Metro Vancouver saw a fairly noticeable drop-off in home sales in September, which is perhaps expected due to the Bank of Canada further increasing interest rates.
According to new data published by the Real Estate Board of Greater Vancouver (REBGV), Metro Vancouver recorded 1,687 residential sales in September 2022. In September of 2021, however, that number was 3,149, which means sales have decreased by 46.4% -- nearly half.
And this was the case regardless of the residential type.
September 2021 saw 950 detached home sales. This September saw 525, a 44.7% decrease. For townhouses, the number of sales dropped from 578 in September 2021 to 274 in September 2022, a 52.6% decrease. Apartments were no different, decreasing from 1,621 to 888, a 45.2% drop.
This was the case across all Metro Vancouver sub-regions included in REBGV's data, with sales of all three residential types dropping in all 16 sub-regions, quite significantly, with two exceptions.
One was in Port Moody, which recorded 14 townhouse sales in September 2021, but 16 in September 2022. The other was in the Islands region, where six detached homes were sold in September 2021 and six were again sold in September 2022.
The biggest drop-off in the amount of sales over the past year was in Vancouver West, where 416 apartments were sold in September 2021 -- the highest amount of any home type across Metro Vancouver that month -- and only 214 were sold this past September, a 48.6% decrease.
The second biggest drop-off was also for apartments, this time in Richmond, where 230 were sold in September 2021 and 115 in September 2022 -- exactly half.
Third was in Burnaby, again for apartments, where the amount of sales dropped from 248 to 157, a 36.4% decrease.
Slowing sales activity is also making its mark on prices, with the MLS Home Price Index composite benchmark for Metro Vancouver dipping 2.1% compared to August, at $1,155,300. However, this still marked a 3.9% increase compared to last year.
For all property types, the sales-to-active listings ratio for September came in at 16.9%. By property type, the ratio is 12.4% for detached homes, 18.4% for townhomes, and 20.9% for apartments. Generally, analysts say downward pressure on home prices occurs when the ratio dips below 12% for a sustained period, while home prices often experience upward pressure when it surpasses 20% over several months.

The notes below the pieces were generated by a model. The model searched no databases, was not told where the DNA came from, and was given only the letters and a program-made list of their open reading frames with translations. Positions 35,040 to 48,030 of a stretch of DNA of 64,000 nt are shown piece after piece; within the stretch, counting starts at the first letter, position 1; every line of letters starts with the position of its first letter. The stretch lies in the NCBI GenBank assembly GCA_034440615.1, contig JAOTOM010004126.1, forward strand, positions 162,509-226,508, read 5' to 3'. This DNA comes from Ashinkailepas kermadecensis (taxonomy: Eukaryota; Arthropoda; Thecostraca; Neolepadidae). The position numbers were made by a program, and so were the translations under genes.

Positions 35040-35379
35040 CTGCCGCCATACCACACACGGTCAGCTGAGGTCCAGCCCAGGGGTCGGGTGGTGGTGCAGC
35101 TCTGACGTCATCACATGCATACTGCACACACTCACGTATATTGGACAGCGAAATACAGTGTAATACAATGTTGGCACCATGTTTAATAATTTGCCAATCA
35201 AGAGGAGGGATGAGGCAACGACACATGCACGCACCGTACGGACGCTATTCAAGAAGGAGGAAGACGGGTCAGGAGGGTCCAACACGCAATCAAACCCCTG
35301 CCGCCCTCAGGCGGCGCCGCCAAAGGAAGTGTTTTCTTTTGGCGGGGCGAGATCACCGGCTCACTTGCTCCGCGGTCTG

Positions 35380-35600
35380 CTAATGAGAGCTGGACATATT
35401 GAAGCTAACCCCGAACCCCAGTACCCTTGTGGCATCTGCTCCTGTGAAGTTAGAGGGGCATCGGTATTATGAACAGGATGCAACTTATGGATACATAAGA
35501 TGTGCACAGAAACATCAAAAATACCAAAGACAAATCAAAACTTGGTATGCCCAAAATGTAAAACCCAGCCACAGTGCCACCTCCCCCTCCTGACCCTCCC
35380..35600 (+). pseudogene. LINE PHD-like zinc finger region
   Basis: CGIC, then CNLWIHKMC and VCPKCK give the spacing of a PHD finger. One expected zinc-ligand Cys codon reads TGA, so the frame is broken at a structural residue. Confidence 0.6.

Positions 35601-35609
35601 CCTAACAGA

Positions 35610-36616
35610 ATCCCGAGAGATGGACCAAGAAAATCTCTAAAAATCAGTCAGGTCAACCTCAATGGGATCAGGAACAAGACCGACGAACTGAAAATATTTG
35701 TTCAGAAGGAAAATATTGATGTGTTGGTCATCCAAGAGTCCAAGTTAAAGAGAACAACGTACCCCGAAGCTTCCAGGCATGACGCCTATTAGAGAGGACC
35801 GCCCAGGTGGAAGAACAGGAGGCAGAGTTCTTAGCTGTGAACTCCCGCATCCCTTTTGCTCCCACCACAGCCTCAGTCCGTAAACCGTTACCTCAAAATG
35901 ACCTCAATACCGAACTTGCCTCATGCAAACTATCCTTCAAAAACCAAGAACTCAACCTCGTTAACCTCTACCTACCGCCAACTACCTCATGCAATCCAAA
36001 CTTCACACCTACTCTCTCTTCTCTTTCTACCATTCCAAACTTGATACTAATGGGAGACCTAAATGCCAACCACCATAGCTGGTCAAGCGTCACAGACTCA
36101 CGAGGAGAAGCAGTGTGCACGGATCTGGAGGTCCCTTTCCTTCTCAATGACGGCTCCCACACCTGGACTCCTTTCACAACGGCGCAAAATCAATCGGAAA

Real Estate Board of Greater Vancouver
The Factors: Rising Interest Rates
It's both significant and insignificant that the three biggest decreases (by amount) were all apartments.
As the housing crisis in Metro Vancouver has received more and more attention this past half-decade or so, there has been an increasing emphasis to shift Vancouver's housing supply towards multi-family units more so than single-detached homes, such as with Mayor of Vancouver Kennedy Stewart's Housing Vancouver Strategy.
This means that there are increasingly more apartments than there are single-detached homes, so a large decrease in the amount of sales may not necessarily mean there's reason to be concerned about the market for apartments, especially since other categories are decreasing at similar rates as well.
So what could explain the significant across-the-board decreases?
In the REBGV report, Andrew Lis, Director of Economics and Data Analytics, pointed to interest rates.
"With the Bank of Canada and other central banks around the globe hiking rates in an effort to stamp out inflation, the cost to borrow funds has risen substantially over a short period," he said. "With fewer homes selling and new listings continuing to come to market, inventory is beginning to accumulate, providing buyers with more selection compared to last year. With more supply and less demand within this market cycle, residential home prices have edged down in the region over the last six months."
That may be the case -- although developers and experts who have spoken to STOREYS have predicted the exact opposite in the near future -- but aside from the ability to buy homes, there's good reason to believe that the desire to buy homes is also a significant factor, and more so than ever before.
Just this past month, Statistics Canada released a new set of data that showed that Canada's population of renters is growing at over twice the rate as the population of homeowners. "The growth in renter households outpaced the growth in homeowner households from 2011 to 2021 in each of Canada’s 41 large urban centres," said Statistics Canada. "In 30 CMAs [Census Metropolitan Area], the growth of renter households was more than double the growth of owner households over this period."
As a developer previously told STOREYS: "International and domestic students arriving in Vancouver to study, they rent. Migrants moving to Vancouver for work, they rent. New immigrants arriving in Canada, they rent before they buy. Interest rate causes stress test issues for new home buyers; thus they rent. Homeowners downsize from owning to renting, they rent."